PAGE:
And, that is a concept we can understand. Because many of our biggest successes have been based on compromise, solidarity, and reciprocity.
Just look at the European Union. Years ago, the idea of a single market was hotly debated. And it was not, simply, a win-win. And, to make it work, there have been both benefits, and compromises.
If we want a barrier lifted, we need to bring down one of our own. If we want concessions, we need to offer them, to others. And if we want to benefit – we need to allow others to do so, too.
We all bought into this. And it transformed our continent. Yet, we have been slower to apply this to our foreign policy.
Instead, we – the members of the international community – have set red lines. We have often come to the table, determined not to give anything away. We have, sometimes, failed to realise that if multilateralism wins, we all win. Or that a “me first” policy might work, for one, at first – but overall, we all lose out.
We created our multilateral system for a reason. We made it for real dialogue, real engagement, real compromise, and real results – for all, not just one.
It is capable of delivering. It can produce solutions.
But only if we use it the right way.
So, we need a shift.
And, my second point is that we need this shift to come from the top – and the ground.
The gap between institutions and the people they are there to serve is getting bigger. This is no secret. And, it is leading to confusion, disillusion, and cynicism.
We need to close this gap – and fast.
It does not matter how much good is being done, if people do not know about it.
And, when it comes to the United Nations, good work really, is, being done. Its humanitarian operations are often the first to reach those in dire need. Its missions on the ground are working to protect civilians – and to keep fragile peace together. Its development partnerships are helping to transform societies. And it has been the birthplace of some of the most important frameworks of our time – from the Universal Declaration of Human Rights, to the Sustainable Development Goals.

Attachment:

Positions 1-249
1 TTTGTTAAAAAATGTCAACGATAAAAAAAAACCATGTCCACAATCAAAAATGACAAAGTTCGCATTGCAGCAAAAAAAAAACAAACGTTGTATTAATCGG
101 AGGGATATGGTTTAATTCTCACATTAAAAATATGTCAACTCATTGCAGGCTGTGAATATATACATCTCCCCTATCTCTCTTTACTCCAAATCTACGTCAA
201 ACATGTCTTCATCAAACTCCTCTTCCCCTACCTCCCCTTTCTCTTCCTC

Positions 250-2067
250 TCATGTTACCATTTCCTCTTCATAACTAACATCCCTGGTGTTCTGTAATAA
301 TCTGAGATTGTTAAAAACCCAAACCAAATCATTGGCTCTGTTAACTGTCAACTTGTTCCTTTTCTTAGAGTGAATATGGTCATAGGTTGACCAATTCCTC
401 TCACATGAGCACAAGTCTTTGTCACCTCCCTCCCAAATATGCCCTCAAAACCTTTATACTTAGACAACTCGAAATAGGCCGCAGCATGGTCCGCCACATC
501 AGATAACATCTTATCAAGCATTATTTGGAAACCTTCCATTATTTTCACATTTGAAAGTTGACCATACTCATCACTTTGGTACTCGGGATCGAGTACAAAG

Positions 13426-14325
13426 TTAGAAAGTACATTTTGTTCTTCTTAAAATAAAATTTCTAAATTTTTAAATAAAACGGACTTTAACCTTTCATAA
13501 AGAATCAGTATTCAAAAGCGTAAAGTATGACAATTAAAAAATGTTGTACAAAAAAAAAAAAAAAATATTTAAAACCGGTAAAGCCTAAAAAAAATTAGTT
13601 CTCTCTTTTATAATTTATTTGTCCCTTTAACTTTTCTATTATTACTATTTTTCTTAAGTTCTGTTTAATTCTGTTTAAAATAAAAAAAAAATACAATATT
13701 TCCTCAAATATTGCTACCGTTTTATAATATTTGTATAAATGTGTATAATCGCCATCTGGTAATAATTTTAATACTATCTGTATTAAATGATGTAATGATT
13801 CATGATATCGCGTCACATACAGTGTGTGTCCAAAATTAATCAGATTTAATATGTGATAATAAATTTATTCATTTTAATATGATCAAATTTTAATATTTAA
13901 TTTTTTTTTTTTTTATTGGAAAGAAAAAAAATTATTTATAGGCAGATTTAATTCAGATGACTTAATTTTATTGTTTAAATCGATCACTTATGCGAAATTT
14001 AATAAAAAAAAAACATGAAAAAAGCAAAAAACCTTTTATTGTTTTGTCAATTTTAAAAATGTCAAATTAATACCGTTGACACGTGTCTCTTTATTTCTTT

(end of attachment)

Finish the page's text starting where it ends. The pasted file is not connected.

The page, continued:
But we don’t always hear this side of the story.
There are bubbles around our institutions. And, they need to be popped – by those of us already inside.
Think about our history. Think about the times, when people have come together, for change. Mostly, it has been led by leaders with a vision. Leaders who could relate to people. And leaders who used the same language, as everyone else.
Somehow, I do not think we can achieve the same results with scripted statements…from inside buildings with restricted access.
But the shift cannot be top-down only.
We also need ideas, perspectives and solutions from the ground.
It is hard to have a finger on the pulse from Brussels, Geneva or New York. That is why we need to listen to those closer to the action. And that is the only way we can stop being taken by surprise.
We have, repeatedly, failed to anticipate major shocks and crises. And we have been left, responding – rather than preventing – crises. This has been seen – from the spike in migrant and refugee flows, to the deepening crisis in the Middle East.
But, although, we might have been taken by surprise, others, on the ground, were not. They had seen the warning lights flashing, and they had felt the tremors in the ground.
I have used my Presidency to call for a stronger focus on people. Not just because it is the right thing to do. But, also because it is the smart thing to do.
Our multilateral institutions were built for people. Not bureaucrats. Not diplomats. Not dignitaries. But people.